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BARLEY (שְׂעֹרָה, H8555, long hair; κριθή, G3208, piercing or pointed; κρίθινος, G3209, barley). There are thirty-six references to barley in the Bible. It was one of the main cereal crops of Pal., and being cheaper than wheat was used for feeding horses, donkeys and cattle. It was often mixed with wheat to prepare flour for human beings. Barley bread, even today, is the staple food of the poorer people in Pal.
There are three main barleys— spring barley (Hordeum vulgare), winter barley (H. hexastichon), and common barley (H. distichon).
Barley is harvested in Pal. in late March or early April, or on the hilly fields in May. Winter barley may be sown in November and spring barley in March.
As barley was largely the food of the poor, it was looked down on, and is even scorned today. It was good enough for the price of a harlot (
Arabs today refer to Jews as “cakes of barley.” This is a scornful term. The true followers of Mohammed are “wheat” and the Jews are “barley.” The Midianites prob. called the Israelites “cakes of barley” (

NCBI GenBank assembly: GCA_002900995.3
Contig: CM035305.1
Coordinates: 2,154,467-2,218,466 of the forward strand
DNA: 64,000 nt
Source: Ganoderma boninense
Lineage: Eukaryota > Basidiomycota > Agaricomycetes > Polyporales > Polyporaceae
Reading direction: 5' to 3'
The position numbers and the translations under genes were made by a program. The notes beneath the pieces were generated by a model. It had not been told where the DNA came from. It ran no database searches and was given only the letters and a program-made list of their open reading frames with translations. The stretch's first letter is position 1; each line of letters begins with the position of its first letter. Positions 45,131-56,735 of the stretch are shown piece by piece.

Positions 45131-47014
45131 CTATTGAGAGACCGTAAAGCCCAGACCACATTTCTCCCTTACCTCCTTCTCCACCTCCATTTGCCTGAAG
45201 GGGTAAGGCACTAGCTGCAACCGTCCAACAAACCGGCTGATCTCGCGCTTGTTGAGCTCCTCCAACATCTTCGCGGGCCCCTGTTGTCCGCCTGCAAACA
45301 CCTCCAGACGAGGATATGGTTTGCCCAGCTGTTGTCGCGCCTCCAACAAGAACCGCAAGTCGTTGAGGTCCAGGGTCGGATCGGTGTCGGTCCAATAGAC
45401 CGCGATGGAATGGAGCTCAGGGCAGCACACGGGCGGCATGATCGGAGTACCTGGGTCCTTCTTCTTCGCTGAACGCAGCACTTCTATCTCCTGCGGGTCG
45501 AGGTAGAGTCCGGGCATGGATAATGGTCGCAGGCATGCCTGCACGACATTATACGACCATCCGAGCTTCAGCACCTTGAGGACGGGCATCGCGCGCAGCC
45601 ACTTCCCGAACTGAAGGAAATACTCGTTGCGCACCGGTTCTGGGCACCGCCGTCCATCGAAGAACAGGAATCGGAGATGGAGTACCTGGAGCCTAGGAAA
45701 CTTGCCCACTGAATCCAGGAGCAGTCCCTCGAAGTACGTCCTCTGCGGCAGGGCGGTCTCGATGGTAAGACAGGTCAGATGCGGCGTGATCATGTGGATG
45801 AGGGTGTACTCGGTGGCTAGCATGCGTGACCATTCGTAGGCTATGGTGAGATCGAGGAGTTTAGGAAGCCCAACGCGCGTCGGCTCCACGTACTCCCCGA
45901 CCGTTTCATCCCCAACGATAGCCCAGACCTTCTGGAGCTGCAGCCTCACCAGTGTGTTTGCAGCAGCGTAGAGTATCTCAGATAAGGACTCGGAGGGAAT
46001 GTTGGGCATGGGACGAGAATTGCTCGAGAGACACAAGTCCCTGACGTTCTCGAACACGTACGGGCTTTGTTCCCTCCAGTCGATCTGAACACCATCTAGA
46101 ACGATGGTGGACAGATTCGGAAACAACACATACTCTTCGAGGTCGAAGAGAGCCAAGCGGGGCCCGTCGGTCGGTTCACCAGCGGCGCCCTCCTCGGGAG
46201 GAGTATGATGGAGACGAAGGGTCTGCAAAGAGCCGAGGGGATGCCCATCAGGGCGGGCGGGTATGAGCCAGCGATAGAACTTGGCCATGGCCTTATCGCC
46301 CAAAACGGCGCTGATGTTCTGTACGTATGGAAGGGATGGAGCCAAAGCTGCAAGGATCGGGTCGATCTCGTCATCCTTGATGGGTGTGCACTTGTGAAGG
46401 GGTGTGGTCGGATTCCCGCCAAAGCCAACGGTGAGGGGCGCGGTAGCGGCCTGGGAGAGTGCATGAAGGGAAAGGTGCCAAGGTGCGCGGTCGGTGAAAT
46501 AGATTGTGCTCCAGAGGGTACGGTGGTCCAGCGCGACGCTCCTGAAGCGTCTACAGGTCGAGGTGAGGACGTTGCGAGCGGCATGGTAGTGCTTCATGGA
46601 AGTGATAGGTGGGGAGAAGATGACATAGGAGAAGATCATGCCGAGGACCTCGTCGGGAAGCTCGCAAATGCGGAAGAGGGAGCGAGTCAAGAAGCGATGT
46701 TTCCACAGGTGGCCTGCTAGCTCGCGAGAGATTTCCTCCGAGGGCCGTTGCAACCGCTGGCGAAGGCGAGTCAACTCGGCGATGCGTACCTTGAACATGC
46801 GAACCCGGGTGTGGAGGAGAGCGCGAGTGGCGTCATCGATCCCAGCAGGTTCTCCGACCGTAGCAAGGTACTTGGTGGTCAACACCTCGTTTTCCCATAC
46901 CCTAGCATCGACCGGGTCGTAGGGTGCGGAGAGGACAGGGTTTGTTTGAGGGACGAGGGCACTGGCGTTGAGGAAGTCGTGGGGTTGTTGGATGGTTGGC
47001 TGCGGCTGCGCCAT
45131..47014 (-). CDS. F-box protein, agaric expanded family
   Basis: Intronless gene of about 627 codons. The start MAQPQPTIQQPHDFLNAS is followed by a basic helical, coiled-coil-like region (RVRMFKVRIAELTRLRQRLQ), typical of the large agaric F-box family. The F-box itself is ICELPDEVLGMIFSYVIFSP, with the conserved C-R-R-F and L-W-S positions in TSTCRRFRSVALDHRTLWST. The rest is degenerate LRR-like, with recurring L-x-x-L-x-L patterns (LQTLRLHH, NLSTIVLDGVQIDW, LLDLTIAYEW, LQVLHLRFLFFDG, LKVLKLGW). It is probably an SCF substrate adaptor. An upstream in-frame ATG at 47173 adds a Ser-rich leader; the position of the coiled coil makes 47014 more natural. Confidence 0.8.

Orpah with Ruth returned to Bethlehem at the beginning of the barley harvest (
International Standard Bible Encyclopedia (1915)
(1) In the Bible, as in modern times, barley was a characteristic product of Palestine--"a land of wheat and barley, and vines and fig-trees," etc. (
Barley was (
Barley was also used in the ORDEAL OF JEALOUSY (s. v.). It was with five barley loaves and two fishes that our Lord fed the five thousand (
(2) Several varieties of barley are grown in Palestine The Hordeum distichum or two-rowed barley is probably the nearest to the original stock, but Hordeum tetrastichum, with grains in four rows, and Hordeum hexastichum, with six rows, are also common and ancient; the last is found depicted upon Egyptian monuments.
Barley is always sown in the autumn, after the "early rains," and the barley harvest, which for any given locality precedes the wheat harvest (
The barley harvest was a well-marked season of the year (see Time) and the barley-corn was a well-known measure of length.
See Weights and Measures.